Amy showed me this quote earlier in the week. I know I've seen or heard it before, but something stuck with me this time...and I've come back to this idea a few times each day.
I come back to the words and recall Mrs. Harper, my 3rd Grade teacher. She was one of the kindest people I've ever known and reminded me of the best parts of both of my grandmothers. She was a small, older woman...I think I was taller than she was back in elementary school. I distinctly remember one day when our music teacher pulled me into the hall because I was being loud in class. She said I had a "sonorous voice". Man...to a little kid who had no idea what that word meant, I was pretty bummed. Mrs. Harper saw what had happened, pulled me aside, and said "Don't you hate it when old people use words you don't know yet?" Then, she explained how I could use a sonorous voice to become an awesome singer; a skill I've still not pursued...but I'll never forget her words when I needed them.
I think of the quote and recall Gary Sheets, the martial arts black belt who taught my Sunday School class when I was in 6th Grade. Mr. Sheets was also a long time assistant coach for our high school football team. He totally broke the mold of what I thought a "tough guy" was. Mr. Sheets really cared about our questions in class and encouraged us to think...really think about matters of significance. He was a renaissance man...at least that's how I remember him.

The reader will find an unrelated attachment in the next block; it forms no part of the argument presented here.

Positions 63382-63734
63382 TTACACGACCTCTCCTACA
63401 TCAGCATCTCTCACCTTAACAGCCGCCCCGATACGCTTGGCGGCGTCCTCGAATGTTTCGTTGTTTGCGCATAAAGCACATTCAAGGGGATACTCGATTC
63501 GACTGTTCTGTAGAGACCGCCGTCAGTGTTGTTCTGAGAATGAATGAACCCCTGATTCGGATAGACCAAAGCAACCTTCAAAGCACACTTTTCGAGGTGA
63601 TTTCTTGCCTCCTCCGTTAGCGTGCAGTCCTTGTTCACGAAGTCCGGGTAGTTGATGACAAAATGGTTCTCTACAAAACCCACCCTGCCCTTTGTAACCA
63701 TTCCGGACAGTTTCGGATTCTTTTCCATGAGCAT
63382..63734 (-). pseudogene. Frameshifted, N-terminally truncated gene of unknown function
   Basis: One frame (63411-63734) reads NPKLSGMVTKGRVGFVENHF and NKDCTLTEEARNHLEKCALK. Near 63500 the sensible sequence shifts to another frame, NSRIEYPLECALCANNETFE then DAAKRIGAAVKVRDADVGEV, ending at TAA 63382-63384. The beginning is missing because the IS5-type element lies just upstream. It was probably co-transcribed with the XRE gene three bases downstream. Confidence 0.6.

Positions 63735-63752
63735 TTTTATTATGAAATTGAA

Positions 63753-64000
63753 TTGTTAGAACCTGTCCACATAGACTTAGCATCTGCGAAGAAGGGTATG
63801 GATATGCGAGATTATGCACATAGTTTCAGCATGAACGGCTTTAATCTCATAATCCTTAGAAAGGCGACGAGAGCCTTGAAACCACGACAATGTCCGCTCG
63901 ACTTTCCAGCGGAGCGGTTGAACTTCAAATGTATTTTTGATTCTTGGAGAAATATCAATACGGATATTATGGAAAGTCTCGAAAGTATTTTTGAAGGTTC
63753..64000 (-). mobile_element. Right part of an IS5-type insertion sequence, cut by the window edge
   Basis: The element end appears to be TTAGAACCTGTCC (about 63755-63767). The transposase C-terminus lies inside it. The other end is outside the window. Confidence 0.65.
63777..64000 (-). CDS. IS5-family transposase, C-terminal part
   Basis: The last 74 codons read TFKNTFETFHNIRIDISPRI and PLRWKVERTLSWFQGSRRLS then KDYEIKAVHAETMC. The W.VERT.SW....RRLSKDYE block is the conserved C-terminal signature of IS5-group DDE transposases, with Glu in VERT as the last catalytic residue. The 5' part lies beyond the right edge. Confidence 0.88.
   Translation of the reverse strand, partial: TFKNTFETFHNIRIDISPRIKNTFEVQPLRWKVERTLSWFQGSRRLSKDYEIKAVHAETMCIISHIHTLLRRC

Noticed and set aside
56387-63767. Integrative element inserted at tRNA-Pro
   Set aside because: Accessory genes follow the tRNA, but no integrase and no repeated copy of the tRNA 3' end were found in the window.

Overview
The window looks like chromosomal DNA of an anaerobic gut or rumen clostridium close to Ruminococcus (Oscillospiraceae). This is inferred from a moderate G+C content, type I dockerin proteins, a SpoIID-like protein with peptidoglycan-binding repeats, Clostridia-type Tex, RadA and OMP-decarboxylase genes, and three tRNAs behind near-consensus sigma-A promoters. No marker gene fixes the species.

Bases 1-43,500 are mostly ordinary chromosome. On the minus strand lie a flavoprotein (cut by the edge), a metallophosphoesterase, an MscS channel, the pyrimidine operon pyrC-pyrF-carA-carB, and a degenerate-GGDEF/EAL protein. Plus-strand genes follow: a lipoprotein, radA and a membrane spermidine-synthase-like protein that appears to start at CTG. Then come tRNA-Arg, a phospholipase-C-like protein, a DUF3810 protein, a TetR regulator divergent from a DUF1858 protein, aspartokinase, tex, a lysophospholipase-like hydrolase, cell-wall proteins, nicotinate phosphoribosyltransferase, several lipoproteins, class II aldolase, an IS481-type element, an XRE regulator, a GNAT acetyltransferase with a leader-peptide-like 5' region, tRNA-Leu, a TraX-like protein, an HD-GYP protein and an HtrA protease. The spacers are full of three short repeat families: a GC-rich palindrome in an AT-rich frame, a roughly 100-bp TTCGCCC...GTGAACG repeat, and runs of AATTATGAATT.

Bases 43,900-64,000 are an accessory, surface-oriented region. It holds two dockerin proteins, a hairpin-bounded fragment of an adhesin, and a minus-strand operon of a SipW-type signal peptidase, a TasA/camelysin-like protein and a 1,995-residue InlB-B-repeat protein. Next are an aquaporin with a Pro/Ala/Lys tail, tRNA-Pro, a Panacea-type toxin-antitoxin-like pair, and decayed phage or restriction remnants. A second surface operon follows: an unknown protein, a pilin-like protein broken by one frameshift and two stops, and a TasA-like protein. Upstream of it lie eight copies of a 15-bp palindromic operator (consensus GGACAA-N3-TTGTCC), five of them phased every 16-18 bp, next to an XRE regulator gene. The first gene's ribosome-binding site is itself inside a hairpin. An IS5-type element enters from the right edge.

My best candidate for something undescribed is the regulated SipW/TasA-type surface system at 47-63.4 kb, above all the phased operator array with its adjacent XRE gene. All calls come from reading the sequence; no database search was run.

So, the thought of being who you needed when you were younger isn't negative. In fact, it's the opposite. By remembering what we needed when we were younger, it provides us the opportunity to reflect on those specific provisions which, more likely than not, came through people.
So...who are you going to be today? An encourager? A comedian? A listening ear, or a firm hand? Be who you needed when you were younger. Be that person for someone else.